View over the willow bed with their leaves on a summers day

What is so special about willow?

That is a good question! There is so much to love about willow and why it is so special. Here are just four reasons why I am growing willow on our farm.

Firstly, willow is a fast growing, renewable crop which is easily rooted from a single stick planted into the ground. Each winter, the year’s growth can be harvested and it will re-grow again from the same cutting. You can also use the newly harvested willow to create new cuttings to plant and grow even more.

This means it is cost-effective to grow once you’ve bought the initial cuttings and it is easy to plant with almost no disturbance to the soil.

View across the first willow bed, looking north on a grey, cloudy day and the rods have a little bit of growth on them.
First willow bed: April 2023.
Two months after first planting…
Spring growth looking across the first willow bed with a blue sky
…Compared to May 2024.
Three months of growth since being harvested!
Single willow rod in focus with the rest of the willow bed in background
Brittany Green

The ability to plant and harvest without disturbing the soil leads us on to the second reason: It is excellent at sequestering carbon.

Carbon sequestration is the capturing, removal and storage of carbon dioxide from the earth’s atmosphere. Each willow will absorb carbon dioxide from the air and convert it into building blocks for their growth, storing the carbon within their woody tissues.

This is important, as around 45% of the CO2 emitted by humans remains in the atmosphere, which is a significant factor behind global warming. Carbon sequestration can prevent further emissions from contributing to the heating of the planet.1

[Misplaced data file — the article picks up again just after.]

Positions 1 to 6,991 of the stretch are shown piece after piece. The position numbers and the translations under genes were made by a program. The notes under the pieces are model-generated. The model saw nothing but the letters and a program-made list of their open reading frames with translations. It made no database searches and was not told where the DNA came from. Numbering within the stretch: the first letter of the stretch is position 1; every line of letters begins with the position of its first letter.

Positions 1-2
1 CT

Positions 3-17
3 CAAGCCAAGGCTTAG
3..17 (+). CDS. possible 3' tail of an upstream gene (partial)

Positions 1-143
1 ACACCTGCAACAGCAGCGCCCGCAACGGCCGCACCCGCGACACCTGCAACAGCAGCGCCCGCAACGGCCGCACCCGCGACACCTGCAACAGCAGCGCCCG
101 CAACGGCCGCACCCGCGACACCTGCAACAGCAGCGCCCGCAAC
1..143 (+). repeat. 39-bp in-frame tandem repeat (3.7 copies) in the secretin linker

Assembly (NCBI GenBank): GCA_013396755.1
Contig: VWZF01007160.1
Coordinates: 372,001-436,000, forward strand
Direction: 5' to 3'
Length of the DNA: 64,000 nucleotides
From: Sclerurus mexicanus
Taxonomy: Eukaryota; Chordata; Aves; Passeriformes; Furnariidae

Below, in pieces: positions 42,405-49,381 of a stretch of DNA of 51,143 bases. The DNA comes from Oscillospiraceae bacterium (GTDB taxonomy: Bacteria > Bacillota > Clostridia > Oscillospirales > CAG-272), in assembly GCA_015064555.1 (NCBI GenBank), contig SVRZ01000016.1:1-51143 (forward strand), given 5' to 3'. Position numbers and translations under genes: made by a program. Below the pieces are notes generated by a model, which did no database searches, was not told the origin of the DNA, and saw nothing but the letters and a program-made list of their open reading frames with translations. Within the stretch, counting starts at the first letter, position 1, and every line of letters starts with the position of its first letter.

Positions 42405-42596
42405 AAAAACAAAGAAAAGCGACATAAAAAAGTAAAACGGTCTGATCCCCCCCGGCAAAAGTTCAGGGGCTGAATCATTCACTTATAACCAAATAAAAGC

View across the willow bed showing the first year's growth

Another advantage of having a willow bed on the farm is that it provides a wonderful habitat for insects, mammals and birds.

I don’t use chemicals or pesticides and although aphids seem to like some varieties of willow, it hasn’t been as issue so far. Last year, as it was new to me, I simply observed what happened in the willow bed and the aphids didn’t stunt their growth. In fact I noticed ladybirds eating the aphids and more small birds in these parts of the bed.

The final reason to grow willow is to have access to your own weaving material. This adds colour, variety and texture to your baskets and coffins that you don’t get from buying the commercially grown varieties. But that is probably the most obvious reason and needs no explaination!

Which reason resonates most with you? Share your thoughts in the comments!

  1. Source: What is carbon sequestration?

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